Everything You Need to Know About Creatine

Are you sure you’re getting the most out of your workouts? What would it mean to you to be able to do a few more reps or to sprint for another second or two? When you can go the distance, you can get closer to peak performance. And creatine may be able to help.*

Creatine is one of the most common supplements in sports nutrition, and a lot of research is there to back up its claims for effectiveness and safety.* Is creatine right for you? How much should you take, when should you take it, and which forms are best for you? Here’s everything you need to know about creatine. Then check with your doctor and head over to Netrition for the creatine supplement that matches your needs.

What Is Creatine?

Creatine is an amino acid. Amino acids are the building blocks of protein. Most of the creatine in your body is stored in muscles. It’s in the form of phosphocreatine. Phosphocreatine is used during the energy-producing processes that happen when your muscles are being used, such as during weight lifting or other exercise. 

Taking creatine may* help increase storage of phosphocreatine in your muscles. That’s the main reasoning behind why creatine may help boost performance. It enables your muscles to continue producing more energy for longer.*

Where Creatine Comes from: Food and Your Body

So, where does creatine come from? There’s some in foods that come from animal sources. That is, beef, pork, chicken, and fish have creatine. So do milk and cheese.

Your body also produces creatine through processes in the liver and kidneys. To do this properly, you need to be well nourished with complete proteins. Complete proteins contain all of the essential amino acids. To produce creatine, you need arginine, glycine, and methionine. 

People on plant-based or vegan diets may be low in creatine. Soy is a complete protein, but many other plant-based sources don’t have all of the amino acids. Without all of them, your body cannot produce adequate creatine. 

Older adults could also be low in creatine. If they are, quality of life or brain function could decrease. Creatine can also help support muscle mass,* which tends to reduce while aging.

Benefits of Creatine

Creatine has been studied a lot. People have taken creatine not only for athletic benefits, but also for health benefits. These are some possible benefits of creatine.* 

Increased muscle mass.* There are many ways that creatine can boost muscle mass. First, it can help you do more reps or work out for longer. More training leads to more results. Creatine may also help reduce the breakdown of protein after workouts. Muscles are made of protein.

Creatine can stimulate muscle growth by increasing certain natural anabolic hormones, such as IGF-1, after working out. It can also help keep cells hydrated.

Improved endurance.* When you’re working out at a high intensity, creatine can help improve endurance because it lets your body produce more ATP, which is the currency of energy in muscle cells. The effects could include more strength, power, and endurance.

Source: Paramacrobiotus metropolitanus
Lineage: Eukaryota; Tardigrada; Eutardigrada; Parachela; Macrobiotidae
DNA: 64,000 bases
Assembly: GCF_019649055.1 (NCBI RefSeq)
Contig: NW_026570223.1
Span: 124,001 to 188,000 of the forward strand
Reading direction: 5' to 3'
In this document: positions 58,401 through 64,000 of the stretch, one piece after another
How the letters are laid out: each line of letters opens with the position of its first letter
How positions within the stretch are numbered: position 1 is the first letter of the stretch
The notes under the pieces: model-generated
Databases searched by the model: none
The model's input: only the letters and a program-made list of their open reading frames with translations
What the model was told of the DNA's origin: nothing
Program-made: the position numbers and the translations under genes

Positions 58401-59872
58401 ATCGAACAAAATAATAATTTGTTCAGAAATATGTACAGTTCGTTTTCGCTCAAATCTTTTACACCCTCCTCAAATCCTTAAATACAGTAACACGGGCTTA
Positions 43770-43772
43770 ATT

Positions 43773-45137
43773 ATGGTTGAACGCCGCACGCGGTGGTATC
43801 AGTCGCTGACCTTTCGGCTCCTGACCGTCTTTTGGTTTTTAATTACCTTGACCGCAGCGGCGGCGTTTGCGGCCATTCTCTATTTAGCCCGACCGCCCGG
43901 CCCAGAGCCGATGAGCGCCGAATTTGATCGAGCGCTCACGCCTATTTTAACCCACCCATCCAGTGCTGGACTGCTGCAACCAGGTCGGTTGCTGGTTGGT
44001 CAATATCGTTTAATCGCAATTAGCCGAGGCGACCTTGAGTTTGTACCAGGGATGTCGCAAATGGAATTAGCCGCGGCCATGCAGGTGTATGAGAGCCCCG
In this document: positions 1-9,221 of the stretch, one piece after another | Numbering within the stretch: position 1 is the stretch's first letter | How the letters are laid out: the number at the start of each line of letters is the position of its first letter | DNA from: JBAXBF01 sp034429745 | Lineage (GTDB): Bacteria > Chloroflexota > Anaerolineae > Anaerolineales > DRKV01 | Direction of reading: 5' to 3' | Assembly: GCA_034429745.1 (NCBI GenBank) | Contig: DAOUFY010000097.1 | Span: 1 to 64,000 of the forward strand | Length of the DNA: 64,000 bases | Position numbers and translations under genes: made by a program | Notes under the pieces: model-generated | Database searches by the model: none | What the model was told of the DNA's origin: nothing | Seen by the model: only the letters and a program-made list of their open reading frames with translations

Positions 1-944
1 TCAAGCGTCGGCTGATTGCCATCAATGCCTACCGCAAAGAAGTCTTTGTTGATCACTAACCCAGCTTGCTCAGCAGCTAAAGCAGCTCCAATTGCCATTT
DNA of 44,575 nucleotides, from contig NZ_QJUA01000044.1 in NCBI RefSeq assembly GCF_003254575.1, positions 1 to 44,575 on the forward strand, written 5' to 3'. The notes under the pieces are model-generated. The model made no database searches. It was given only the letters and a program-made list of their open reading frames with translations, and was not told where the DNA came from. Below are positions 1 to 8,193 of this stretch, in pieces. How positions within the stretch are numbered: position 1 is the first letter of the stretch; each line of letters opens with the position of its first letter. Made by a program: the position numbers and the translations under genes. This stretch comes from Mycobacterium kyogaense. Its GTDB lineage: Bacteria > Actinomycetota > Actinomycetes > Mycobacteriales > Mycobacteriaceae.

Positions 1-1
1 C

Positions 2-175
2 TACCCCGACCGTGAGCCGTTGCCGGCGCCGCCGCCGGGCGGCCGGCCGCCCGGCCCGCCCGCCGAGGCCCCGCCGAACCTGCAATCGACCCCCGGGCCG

Supports brain health.* While most of the creatine in your body is in muscle cells, some of it is in brain cells. Certain brain and neurological conditions, such as Parkinson’s disease, Alzheimer’s, and epilepsy, have been linked to lower levels of creatine in the brain.

Supports normal blood sugar levels.* Muscles use glucose, a form of sugar, for fuel. They get glucose from the blood, but muscle cells require insulin to allow the glucose to come into them. Creatine increases the effect of insulin on muscle cells by stimulating the effectiveness of GLUT-4, a transporter that allows insulin to work.

The effect of increasing insulin’s action is to lower blood sugar. That’s good if you’re at risk for diabetes, since diabetes is a condition with higher than normal levels of blood glucose.

Supports energy levels.* Creatine may have the benefit of making you feel better. That’s pretty subjective, but studies have been done in athletes and sleep deprived patients. Groups taking creatine reported feeling less tired than control groups who didn’t take creatine.

Amounts of Creatine in Supplements

If you’re looking to boost your creatine intake, supplements are more effective than foods. The amount of creatine in supplements is often around 5 mg per serving. To get 5 mg from a food source, such as meat, you’d need to eat close to 2 lb. of meat! That means that supplements are much more realistic for getting substantial amounts of creatine to boost your stores.

Creatine Supplements at Netrition

Netrition has a range of creatine supplements, including flavored, unflavored, powders, capsules, and chews. Here are some of our creatine supplements. 

Pure Creatine Monohydrate Powder

You can use creatine monohydrate powder by mixing it into water or a favorite beverage when you’re ready to take it, such as before or after a workout or as part of your daily routine at another time. 

Each of our brands has a serving size of 5 grams, or 1 scoop. They contain pure creatine monohydrate. The form is microionized, which is easier to assimilate into cells. 

Optimum Nutrition Creatine Monohydrate Powder has 240 servings per tub. Met-Rx Creatine Monohydrate Powder comes in a tub with 40 servings. AllMax Nutrition Creatine Monohydrate Powder comes in a tub with 200 servings.

Creatine Monohydrate Chews

Universal Nutrition Creatine Monohydrate Chews can help turn taking creatine into a treat. These grape-flavored chews have 5 grams of creatine monohydrate per chew. They taste great. Each one has 4 grams of carbohydrates. You might even want to think of the sugar as a post-workout boost, since carbs support the liver in replacing lost glycogen.

Universal Nutrition Creatine Chews come in a bag with 144 chews.

Creatine Monohydrate Capsules

If you want the simplest way to take creatine, capsules may be your best option. NOW Kre-Alkalyn Creatine comes in capsules with 1.5 mg of creatine in each one. The creatine in this supplement is buffered, which means it’s more stable through the gastrointestinal tract. Since there is less breakdown, the result is that more intact creatine gets to your muscles, and there’s less chance of a side effect such as bloating.